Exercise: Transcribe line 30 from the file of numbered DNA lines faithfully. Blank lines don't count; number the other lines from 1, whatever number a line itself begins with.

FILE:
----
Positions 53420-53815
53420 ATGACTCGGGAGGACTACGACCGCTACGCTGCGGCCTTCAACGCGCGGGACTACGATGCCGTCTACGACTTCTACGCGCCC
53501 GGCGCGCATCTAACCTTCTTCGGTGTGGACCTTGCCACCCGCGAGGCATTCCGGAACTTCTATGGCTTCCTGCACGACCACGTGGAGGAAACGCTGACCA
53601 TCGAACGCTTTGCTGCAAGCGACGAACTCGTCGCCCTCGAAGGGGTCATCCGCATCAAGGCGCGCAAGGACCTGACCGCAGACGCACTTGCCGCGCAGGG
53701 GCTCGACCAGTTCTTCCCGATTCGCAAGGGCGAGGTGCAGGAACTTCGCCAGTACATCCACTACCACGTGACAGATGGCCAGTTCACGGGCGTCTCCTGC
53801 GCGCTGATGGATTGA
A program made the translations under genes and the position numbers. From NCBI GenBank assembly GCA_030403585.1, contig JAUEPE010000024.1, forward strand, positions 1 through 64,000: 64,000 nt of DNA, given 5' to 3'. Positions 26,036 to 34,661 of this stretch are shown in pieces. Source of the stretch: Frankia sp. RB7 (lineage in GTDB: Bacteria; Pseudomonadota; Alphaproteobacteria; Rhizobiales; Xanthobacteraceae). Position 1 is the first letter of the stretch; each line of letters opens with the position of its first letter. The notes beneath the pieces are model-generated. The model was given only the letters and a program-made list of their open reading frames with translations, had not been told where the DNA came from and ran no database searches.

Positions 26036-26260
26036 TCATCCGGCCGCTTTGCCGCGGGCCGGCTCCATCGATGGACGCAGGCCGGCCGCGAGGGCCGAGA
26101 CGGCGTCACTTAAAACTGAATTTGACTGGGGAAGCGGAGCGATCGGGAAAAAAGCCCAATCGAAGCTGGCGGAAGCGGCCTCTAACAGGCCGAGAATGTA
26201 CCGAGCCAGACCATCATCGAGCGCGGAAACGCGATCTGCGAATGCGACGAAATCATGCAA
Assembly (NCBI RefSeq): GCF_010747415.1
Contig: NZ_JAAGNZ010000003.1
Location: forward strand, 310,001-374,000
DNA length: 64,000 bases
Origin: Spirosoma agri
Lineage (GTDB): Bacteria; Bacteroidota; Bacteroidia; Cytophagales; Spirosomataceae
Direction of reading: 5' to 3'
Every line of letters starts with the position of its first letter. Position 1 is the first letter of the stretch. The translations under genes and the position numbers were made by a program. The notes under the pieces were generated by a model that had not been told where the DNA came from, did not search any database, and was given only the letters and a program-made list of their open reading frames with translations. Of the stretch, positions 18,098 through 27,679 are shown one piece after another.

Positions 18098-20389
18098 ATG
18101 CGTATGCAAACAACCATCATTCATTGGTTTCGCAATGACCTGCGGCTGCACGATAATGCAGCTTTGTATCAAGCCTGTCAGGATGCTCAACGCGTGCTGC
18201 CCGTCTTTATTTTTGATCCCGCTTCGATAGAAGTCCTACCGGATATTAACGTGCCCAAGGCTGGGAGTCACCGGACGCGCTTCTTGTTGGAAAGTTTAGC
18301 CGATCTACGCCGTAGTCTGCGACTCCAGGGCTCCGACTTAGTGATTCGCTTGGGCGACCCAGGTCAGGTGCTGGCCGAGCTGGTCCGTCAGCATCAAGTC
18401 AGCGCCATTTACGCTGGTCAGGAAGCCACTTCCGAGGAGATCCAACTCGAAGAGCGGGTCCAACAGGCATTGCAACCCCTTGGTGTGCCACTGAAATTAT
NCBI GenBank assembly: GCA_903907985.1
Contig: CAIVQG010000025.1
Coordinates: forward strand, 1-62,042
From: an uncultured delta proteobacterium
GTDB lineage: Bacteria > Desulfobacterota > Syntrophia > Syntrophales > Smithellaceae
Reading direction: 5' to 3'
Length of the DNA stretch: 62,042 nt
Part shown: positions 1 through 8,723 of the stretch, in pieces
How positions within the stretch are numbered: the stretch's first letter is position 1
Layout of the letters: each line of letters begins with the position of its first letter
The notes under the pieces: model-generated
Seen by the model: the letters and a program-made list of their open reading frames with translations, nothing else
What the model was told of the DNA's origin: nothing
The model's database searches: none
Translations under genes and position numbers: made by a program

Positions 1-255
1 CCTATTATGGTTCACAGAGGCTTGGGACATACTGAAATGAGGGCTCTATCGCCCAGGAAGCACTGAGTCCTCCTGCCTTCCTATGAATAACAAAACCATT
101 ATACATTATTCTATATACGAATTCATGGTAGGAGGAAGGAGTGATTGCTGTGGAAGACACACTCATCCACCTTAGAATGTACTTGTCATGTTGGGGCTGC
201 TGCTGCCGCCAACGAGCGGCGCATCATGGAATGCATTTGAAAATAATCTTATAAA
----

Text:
GTDB lineage: Bacteria > Desulfobacterota > Syntrophia > Syntrophales > Smithellaceae